Connecticut residents know medical malpractice is a serious issue. Harm or injury caused by a doctor's or hospital's negligence often produces devastating, long-term consequences.

A new report by the John Hopkins School of Medicine reveals that doctor mistakes and hospital errors remain high. Researchers at the school analyzed data spanning 20 years from the National Practitioner Data Bank.

The NPDB is a federal database of medical malpractice claims. Claim information in the NPDB is generally considered legitimate, which makes it a highly reputable source for information. Researchers found over 9,000 medical malpractice payouts within the 20-year period, with total payments of over $1 billion.

Study shows thousands of surgical errors occur every year

The study shows that doctors leave objects such as a sponge or towel in a patient's body after surgery approximately 39 times per week. Additionally, the wrong body part is operated on or the wrong surgery altogether is performed around 20 times per week.

The researchers estimate that these events occurred around 80,000 times between 1990 and 2010. This resulted in:

  • Death in 6.6 percent of patients
  • Permanent injury in 32.9 percent of patients
  • Temporary injury in 59.2 percent of patients

However, they caution that these estimates are likely low. For instance, an object that is left in a patient may go undiscovered if the patient does not experience future complications.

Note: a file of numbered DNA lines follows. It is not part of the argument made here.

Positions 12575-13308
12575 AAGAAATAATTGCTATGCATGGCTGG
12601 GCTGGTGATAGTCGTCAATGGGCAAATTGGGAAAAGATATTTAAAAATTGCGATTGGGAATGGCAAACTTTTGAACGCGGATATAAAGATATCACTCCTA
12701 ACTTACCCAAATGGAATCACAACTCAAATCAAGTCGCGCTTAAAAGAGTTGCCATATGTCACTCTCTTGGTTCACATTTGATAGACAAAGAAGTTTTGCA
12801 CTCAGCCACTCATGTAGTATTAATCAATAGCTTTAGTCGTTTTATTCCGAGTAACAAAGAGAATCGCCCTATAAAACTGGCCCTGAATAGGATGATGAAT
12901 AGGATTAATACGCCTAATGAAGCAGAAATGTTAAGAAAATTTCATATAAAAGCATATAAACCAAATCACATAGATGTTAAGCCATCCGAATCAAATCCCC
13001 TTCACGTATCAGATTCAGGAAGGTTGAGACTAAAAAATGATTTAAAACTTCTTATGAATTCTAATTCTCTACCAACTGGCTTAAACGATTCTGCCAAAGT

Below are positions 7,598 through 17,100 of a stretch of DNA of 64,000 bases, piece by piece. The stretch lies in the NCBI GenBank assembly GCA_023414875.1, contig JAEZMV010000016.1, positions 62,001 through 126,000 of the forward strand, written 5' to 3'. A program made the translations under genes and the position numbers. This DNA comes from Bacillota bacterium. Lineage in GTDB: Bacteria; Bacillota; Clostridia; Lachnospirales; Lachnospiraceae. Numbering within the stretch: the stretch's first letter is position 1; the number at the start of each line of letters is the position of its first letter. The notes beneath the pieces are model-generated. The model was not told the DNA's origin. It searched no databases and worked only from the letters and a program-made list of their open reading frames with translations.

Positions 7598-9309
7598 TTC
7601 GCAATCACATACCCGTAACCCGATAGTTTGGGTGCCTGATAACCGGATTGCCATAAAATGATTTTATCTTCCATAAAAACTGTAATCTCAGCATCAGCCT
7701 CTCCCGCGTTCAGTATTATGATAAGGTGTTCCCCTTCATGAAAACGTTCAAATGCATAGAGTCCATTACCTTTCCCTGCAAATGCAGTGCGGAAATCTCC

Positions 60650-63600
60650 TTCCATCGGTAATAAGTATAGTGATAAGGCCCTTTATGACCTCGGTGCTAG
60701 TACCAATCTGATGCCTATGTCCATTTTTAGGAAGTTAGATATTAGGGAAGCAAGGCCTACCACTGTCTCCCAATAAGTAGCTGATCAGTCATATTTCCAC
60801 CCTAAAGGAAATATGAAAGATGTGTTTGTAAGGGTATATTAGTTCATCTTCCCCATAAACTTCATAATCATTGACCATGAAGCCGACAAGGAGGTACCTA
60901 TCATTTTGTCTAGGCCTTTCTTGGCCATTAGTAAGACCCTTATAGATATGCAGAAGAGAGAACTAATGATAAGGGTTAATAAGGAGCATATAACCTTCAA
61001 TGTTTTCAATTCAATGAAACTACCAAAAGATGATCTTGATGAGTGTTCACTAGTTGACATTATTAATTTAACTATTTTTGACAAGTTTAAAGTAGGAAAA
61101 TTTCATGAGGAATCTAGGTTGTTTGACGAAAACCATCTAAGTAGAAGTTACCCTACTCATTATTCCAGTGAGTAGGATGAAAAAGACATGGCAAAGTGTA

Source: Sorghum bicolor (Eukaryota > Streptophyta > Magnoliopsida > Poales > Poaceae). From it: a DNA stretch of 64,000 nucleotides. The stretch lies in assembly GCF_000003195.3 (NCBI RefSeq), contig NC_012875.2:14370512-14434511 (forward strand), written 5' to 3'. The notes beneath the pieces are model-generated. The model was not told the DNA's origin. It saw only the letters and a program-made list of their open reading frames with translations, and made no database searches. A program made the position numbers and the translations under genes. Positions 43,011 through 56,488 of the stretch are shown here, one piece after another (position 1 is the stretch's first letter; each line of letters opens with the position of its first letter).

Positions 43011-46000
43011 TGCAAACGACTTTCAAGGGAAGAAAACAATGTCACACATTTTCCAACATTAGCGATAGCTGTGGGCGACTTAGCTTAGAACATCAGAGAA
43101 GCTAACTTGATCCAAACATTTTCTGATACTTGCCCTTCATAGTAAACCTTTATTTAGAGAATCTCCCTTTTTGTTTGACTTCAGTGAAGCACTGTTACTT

These occurrences are termed "never events," which means there is general agreement among the medical community that they should never happen. Current law requires hospitals to report settlements or judgments from "never events" to the NPDB.

Hospitals are also required to share "never event" information with the Joint Commission, a group that reviews hospital standards and safety procedures. However, this information is not always reported.

Study authors say these types of errors are preventable

One of the study's leaders, an associate professor of surgery at the John Hopkins University School of Medicine, says these errors are completely preventable.

According to hopkinsmedicine.org, he also encourages more public reporting of adverse events, saying it makes hospitals more accountable for physician errors and helps consumers make educated decisions when choosing a hospital.

He compares preventable medical mistakes such as these to those that are unpreventable, such as infections. Even if everyone does everything right all the time, infection rates will never likely be zero.

Hospitals are aware of these grim statistics and are taking steps to potentially reduce the rates of preventable errors. Some hospitals require staff to take a "timeout" before surgery to review the patient's records and verify they are operating on the correct patient.

Other hospitals advocate for widespread use of checklists during surgery to make sure no items are inadvertently left inside a patient. Some are even placing electronic bar codes on surgical instruments to ensure they are accounted for.

Connecticut residents who are injured by a doctor's negligence or hospital mistake need a skilled medical malpractice attorney. The attorney can provide valuable guidance and help the victim hold the appropriate parties responsible.